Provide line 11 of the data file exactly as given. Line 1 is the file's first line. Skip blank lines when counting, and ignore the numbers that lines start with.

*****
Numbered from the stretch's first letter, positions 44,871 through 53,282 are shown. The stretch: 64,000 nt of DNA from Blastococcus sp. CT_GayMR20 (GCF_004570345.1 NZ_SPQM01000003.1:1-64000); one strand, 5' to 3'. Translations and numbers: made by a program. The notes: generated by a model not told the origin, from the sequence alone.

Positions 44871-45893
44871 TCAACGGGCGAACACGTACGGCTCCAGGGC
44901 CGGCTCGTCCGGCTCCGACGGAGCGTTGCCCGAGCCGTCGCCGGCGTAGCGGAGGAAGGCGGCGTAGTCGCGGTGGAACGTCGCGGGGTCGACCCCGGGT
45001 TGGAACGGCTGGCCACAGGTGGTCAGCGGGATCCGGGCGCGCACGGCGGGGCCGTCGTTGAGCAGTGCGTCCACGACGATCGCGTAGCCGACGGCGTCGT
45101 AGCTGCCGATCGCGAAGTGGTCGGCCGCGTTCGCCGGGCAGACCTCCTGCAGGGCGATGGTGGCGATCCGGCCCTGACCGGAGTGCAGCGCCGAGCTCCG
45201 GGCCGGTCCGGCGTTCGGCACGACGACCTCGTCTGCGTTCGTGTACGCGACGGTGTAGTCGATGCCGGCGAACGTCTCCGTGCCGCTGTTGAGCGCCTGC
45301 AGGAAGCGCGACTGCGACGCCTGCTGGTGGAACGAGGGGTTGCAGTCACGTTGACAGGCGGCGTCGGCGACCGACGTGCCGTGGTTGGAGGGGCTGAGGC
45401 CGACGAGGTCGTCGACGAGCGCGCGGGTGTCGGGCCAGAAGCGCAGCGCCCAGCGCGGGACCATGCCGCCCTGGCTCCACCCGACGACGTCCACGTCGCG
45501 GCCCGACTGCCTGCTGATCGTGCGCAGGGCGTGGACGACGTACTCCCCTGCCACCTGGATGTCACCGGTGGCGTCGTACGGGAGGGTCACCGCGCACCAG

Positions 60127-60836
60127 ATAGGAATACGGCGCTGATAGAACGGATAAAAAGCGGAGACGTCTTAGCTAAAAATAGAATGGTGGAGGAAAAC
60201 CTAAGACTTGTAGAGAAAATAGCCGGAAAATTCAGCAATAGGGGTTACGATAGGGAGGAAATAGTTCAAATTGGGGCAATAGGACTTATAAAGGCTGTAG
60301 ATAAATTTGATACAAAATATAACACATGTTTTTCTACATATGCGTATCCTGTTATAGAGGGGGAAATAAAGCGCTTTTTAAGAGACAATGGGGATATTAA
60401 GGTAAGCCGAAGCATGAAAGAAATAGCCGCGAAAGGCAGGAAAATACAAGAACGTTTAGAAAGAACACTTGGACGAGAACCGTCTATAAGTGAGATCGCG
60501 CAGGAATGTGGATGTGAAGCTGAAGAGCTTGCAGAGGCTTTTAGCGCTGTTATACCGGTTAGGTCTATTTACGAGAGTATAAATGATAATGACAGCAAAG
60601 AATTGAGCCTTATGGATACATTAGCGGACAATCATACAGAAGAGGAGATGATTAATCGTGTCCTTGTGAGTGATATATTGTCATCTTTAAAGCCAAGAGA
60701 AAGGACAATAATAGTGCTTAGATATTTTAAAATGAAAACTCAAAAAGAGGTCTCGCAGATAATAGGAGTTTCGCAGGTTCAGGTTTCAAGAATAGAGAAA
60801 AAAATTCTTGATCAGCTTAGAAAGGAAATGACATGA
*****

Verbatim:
Positions 60127-60836